Eduardo Rodriguez has been with the Boston Red Sox for two seasons, and it’s still not apparent what kind of pitcher the 23-year-old is. But now that David Price could start his season on the disabled list with an elbow injury, Rodriguez might have to figure that out sooner rather than later.
The left-hander, who came to Boston in 2014 in the trade that sent Andrew Miller to the Baltimore Orioles, showed flashes of greatness on the mound in 2015 and 2016, but that only happened after Rodriguez made some major adjustments. And through his growing pains, Rodriguez managed to turn in two totally different performances.
The Venezuela native was limited by injuries and some poor performances in both of his seasons with the Red Sox, making 21 starts and pitching 121 1/3 innings in 2015 compared to 20 starts and 107 innings in 2016. It seems as though it should be an easy comparison given the sample sizes, but when you dig deeper, you see that Rodriguez displayed two different sets of skills that directly contradict each other.
Rodriguez went 10-6 with a 3.85 ERA in 2015 compared to a 3-7 record with a 4.71 ERA last season. But by most accounts, Rodriguez actually was better in 2016. Rodriguez struggled to begin the season, turning in an 8.59 ERA in the first half before spending some time in Triple-A Pawtucket and doing a complete 180 in the second half.
And one of the biggest differences was where the ball went after it came out of the lefty’s hand.
According to FanGraphs, Rodriguez’s ground ball percentage went down from 43 percent in 2015 to 31.6 percent in 2016, while his fly ball percentage ballooned from 33.4 percent to 46 percent. He was, by any measure, a fly-ball pitcher last season, and that came from elevating his four-seam fastball in the strike zone. This strategy had its ups and downs, as it produced more swinging strikes on the pitch, but he was victimized by right-handed power hitters at Fenway Park and gave up more home runs. Again, this is something that was a bigger problem in the first half than the second, as he gave up nine homers in just 29 1/3 innings with opposing batters slashing .312/.372/.621 before the All-Star break compared to seven home runs in 77 2/3 innings with a .207/.284/.329 opponent slash line after.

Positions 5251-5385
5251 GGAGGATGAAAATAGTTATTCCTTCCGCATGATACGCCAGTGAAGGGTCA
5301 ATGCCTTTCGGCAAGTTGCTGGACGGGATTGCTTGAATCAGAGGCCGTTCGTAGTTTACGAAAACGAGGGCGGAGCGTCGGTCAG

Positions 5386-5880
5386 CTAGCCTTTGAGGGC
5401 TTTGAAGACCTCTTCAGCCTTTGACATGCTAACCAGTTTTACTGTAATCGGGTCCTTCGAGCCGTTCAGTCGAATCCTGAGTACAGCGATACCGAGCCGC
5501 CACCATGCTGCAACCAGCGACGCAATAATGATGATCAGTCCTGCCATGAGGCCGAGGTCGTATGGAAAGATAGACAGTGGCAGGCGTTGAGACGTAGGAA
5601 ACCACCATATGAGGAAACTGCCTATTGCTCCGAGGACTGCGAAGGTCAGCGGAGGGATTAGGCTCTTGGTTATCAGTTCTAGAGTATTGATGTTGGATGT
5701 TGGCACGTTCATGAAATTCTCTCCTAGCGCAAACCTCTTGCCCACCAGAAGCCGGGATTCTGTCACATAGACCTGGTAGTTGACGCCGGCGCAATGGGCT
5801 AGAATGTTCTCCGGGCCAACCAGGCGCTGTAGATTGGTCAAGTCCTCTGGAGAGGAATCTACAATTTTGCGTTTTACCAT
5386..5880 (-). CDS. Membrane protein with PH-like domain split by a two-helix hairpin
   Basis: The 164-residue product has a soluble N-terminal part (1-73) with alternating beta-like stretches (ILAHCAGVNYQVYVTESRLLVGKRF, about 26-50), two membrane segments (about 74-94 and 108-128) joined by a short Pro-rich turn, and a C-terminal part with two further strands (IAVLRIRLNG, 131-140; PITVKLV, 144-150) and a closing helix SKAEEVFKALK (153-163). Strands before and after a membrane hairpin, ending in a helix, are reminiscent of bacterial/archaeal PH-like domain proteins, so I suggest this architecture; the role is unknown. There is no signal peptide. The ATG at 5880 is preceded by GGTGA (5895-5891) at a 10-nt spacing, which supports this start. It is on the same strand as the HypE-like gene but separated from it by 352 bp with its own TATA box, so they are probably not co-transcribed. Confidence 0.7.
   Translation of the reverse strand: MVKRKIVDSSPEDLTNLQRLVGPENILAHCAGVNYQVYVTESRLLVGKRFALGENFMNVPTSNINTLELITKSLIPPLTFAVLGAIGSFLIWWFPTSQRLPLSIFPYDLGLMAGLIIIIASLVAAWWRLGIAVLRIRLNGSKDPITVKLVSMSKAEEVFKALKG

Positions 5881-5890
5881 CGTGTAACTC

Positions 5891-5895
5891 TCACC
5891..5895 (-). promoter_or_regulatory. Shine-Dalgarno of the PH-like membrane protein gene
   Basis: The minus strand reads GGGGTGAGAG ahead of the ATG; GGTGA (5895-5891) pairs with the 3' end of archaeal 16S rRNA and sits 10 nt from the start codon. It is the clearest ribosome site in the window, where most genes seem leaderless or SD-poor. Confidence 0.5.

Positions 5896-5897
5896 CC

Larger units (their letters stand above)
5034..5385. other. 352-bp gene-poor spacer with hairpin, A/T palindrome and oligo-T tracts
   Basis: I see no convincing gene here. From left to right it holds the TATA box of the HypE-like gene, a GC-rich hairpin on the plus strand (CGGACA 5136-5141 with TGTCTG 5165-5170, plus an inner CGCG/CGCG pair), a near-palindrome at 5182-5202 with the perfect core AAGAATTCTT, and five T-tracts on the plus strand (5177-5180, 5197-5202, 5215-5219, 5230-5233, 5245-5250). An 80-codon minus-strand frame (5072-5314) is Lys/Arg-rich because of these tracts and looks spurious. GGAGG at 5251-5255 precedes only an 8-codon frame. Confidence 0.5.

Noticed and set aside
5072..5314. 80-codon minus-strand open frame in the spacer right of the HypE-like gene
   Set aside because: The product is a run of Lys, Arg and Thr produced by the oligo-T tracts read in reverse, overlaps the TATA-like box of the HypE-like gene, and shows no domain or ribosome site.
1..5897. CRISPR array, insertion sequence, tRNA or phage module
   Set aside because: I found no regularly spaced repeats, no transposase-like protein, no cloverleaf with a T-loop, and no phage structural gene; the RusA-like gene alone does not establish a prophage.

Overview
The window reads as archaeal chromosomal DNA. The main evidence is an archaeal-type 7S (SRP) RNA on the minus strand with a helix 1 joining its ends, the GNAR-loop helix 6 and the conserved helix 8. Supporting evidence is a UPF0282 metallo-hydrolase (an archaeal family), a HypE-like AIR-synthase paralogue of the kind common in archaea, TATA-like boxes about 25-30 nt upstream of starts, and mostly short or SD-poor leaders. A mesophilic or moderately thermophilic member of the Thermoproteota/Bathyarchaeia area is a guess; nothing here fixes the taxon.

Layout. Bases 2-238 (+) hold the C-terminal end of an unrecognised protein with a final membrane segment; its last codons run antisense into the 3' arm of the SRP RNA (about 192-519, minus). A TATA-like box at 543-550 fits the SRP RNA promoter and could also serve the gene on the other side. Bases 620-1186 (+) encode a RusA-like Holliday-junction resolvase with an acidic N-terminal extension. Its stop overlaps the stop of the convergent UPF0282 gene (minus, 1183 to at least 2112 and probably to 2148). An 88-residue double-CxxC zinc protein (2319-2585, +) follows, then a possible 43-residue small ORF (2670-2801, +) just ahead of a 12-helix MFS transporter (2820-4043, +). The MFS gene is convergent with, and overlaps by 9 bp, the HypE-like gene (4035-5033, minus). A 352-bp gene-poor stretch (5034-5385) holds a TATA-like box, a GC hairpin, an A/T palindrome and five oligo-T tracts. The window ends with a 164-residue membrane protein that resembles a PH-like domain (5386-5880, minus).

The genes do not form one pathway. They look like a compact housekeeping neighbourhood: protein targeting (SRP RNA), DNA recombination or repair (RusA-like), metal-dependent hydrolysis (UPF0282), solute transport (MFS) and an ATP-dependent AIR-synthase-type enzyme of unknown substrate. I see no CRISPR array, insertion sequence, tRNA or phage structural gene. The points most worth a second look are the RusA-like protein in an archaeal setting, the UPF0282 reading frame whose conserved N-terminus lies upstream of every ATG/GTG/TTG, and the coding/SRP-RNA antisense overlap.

Rodriguez made two other huge changes in Pawtucket, though, by adjusting his stance and improving his third pitch, the slider. Tipping pitches became Rodriguez’s M.O. early in his major league career, but by setting his glove at eye-level before his wind-up, he was able to make which pitches he was preparing to throw less obvious. That, coupled with another pitch in his arsenal, made Rodriguez better and more confident. His slider still needed work, but between tipping and only throwing two pitches for most of the first half, it was a huge improvement.
So where does that leave Rodriguez for 2017?
There’s good reason to think the southpaw could at least come close to his ceiling this coming season — provided his knee injury heals up nicely — considering how much he’s experimented with his game in finding what works for him. SoxProspects.com gave him a ceiling of “a quality No. 3 starter” way back when, and that’s exactly what the Red Sox need behind Chris Sale and Rick Porcello with Price’s timetable to return being so uncertain. Not to mention, with less hype around him now than in seasons past, Rodriguez might be able to comfortably fly under the radar to start the season.
Either way, Rodriguez has shown that even when he has to make adjustments, he can do it pretty seamlessly for a guy who, in the big picture, has little Major League Baseball experience. And while the Red Sox certainly won’t be able to lean on Rodriguez to produce the same results Price can, they very well could end up seeing a pitcher who deserves a full-time spot in their rotation.
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